Iraq elections: View from Baghdad’s streets

Baghdad residents explain their hopes for Iraq’s elections and the country’s future amid a backdrop of violence.

It is Iraq's first national election since US military forces withdrew in 2011 [Reuters]

Baghdad, Iraq – Iraqis vote in parliamentary elections on Wednesday as violence across much of the country soars to levels not seen since sectarian slaughter killed tens of thousands from 2006 – 2007.

A group that didn’t exist back then, the Islamic State of Iraq and the Levant, has been emboldened and enriched in its war against the government by its involvement in the conflict in neighbouring Syria – and it now holds territory just 65km from the capital, which worries many there.

In a country with almost unparalleled oil riches, there is little in the way of basic services. And the divides between Shia, Sunni and Kurd are said to have deepened since the last vote in 2010.

Even against that backdrop, current Prime Minister Nouri al-Maliki could hold on to power, though he will face a tough election battle and, in a country with forever fractured politics, a difficult period of coalition-building if his party wins enough seats to lead the administration again.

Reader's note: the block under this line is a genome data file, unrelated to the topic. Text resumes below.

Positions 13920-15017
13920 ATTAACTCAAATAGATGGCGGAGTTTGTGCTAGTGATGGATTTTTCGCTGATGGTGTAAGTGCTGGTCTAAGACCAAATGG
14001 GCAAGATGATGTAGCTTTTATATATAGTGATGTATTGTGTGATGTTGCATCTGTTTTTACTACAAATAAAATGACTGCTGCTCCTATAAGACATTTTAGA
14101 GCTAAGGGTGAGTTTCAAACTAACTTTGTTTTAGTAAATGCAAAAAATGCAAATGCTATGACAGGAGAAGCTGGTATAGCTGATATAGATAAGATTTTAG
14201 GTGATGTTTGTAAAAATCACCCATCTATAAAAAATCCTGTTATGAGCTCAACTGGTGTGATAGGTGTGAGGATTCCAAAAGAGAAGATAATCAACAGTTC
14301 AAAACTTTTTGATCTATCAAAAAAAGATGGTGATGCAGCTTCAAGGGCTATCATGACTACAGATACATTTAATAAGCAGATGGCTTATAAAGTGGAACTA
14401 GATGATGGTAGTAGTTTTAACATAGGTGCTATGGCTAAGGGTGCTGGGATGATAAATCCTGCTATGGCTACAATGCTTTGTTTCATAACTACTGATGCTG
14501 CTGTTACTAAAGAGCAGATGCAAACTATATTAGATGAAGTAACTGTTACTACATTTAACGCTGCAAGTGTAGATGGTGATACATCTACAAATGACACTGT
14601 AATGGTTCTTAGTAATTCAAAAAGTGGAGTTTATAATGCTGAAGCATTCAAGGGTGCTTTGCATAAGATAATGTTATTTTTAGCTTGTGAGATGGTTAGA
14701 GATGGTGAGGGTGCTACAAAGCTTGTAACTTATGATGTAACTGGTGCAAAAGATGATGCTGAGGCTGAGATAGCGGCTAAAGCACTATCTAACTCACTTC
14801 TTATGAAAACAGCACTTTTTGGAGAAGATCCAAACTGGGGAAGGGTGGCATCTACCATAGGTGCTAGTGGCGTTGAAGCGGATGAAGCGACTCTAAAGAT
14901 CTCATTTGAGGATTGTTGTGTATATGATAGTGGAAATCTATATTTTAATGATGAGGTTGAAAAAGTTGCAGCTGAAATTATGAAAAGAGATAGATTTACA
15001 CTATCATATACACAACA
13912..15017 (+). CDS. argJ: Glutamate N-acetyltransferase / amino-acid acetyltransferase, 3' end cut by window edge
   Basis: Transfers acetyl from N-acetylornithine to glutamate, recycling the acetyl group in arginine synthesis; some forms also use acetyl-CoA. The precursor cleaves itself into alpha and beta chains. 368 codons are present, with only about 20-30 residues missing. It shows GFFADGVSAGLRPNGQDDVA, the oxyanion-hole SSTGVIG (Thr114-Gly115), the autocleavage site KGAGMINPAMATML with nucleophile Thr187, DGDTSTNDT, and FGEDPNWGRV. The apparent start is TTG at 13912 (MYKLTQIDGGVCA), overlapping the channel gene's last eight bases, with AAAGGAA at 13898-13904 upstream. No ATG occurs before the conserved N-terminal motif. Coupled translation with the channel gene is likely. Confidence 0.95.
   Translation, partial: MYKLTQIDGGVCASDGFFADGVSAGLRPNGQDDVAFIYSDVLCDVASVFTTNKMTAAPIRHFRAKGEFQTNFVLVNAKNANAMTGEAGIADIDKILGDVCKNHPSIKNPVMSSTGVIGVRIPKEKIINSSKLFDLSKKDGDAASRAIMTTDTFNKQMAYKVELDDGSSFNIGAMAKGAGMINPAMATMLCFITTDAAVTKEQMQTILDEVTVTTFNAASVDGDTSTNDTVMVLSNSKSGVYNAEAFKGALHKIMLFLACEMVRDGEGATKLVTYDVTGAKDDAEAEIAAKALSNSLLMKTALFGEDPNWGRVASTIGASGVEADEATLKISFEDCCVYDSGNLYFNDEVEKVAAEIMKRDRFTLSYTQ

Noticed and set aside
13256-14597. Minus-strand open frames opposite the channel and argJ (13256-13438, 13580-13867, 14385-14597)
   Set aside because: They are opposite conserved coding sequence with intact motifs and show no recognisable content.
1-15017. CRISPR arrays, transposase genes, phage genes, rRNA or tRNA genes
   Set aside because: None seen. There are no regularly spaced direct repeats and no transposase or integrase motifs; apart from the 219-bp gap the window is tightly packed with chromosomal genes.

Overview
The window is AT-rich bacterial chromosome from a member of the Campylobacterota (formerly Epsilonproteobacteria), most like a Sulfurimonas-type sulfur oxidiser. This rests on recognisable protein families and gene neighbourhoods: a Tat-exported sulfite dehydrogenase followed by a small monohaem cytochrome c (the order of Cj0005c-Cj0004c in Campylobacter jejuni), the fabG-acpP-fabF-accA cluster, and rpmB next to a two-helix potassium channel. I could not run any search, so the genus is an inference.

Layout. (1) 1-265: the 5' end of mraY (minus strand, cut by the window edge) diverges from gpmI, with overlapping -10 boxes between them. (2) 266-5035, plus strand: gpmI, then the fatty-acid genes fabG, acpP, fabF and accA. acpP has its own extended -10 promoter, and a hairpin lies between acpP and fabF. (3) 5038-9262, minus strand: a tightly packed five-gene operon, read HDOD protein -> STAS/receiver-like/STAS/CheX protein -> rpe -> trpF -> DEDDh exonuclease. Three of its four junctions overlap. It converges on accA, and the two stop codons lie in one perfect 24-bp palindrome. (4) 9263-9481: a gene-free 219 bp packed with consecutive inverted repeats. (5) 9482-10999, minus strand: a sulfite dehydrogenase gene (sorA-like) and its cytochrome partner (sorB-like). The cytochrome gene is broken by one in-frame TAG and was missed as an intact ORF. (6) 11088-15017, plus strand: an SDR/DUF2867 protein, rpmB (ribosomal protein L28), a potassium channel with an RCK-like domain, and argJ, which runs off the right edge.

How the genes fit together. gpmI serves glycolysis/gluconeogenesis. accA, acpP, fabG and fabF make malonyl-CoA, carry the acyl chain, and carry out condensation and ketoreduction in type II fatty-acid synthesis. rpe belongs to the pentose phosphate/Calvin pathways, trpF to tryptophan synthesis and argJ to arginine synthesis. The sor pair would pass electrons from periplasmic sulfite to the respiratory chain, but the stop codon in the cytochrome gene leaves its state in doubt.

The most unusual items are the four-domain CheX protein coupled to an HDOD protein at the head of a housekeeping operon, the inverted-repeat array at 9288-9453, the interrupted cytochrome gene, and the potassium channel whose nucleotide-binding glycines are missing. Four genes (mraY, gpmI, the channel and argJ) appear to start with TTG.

But what of Baghdad’s people? What are their hopes for the elections? And the future?

Al Jazeera spoke to some.

Dhafar Zuhair Hamed, 39, engineer, in a café in Baghdad’s Mansour district
[Barry Malone/Al Jazeera]

It’s too hard to make a very accurate evaluation. But I hope that a great number of Iraqis will vote in this election. As all of the people in the world know, we have a shortage of basic services, we have a problem with security, we have problems with many things. So I am optimistic that most of the Iraqi people will vote in the elections to try to determine the right government.

I think we have to forgive each other, we have to forget what happened in the past. We have to think about the next stages, not the past stages. We have to cooperate.

Some people, it’s too hard for them to forget. But they have to. So that we can continue our lives.

We have great human resources here, great opportunities for investment. Also, we have a great deal of natural resources. We could be a great country.

Abu Ali, 43, works in security, in a central Baghdad restaurant
Abu Ali did not want his photograph taken for security reasons [Barry Malone/Al Jazeera]

Iraq is a very rich country and there are many clever and experienced Iraqis. But the current government didn’t ask them to help with the country’s development and it hasn’t achieved anything to improve the situation of our country. But, during the 1990s, when Iraq was under economic sanctions, the government was able to overcome that, achieve things and distribute food to its citizens through rations because it did not want to insult them.

This government is the opposite, working to insult Iraqis through arrests, deportations, murder and not distributing wealth equally. And there is a lot of theft, extortion and bribery.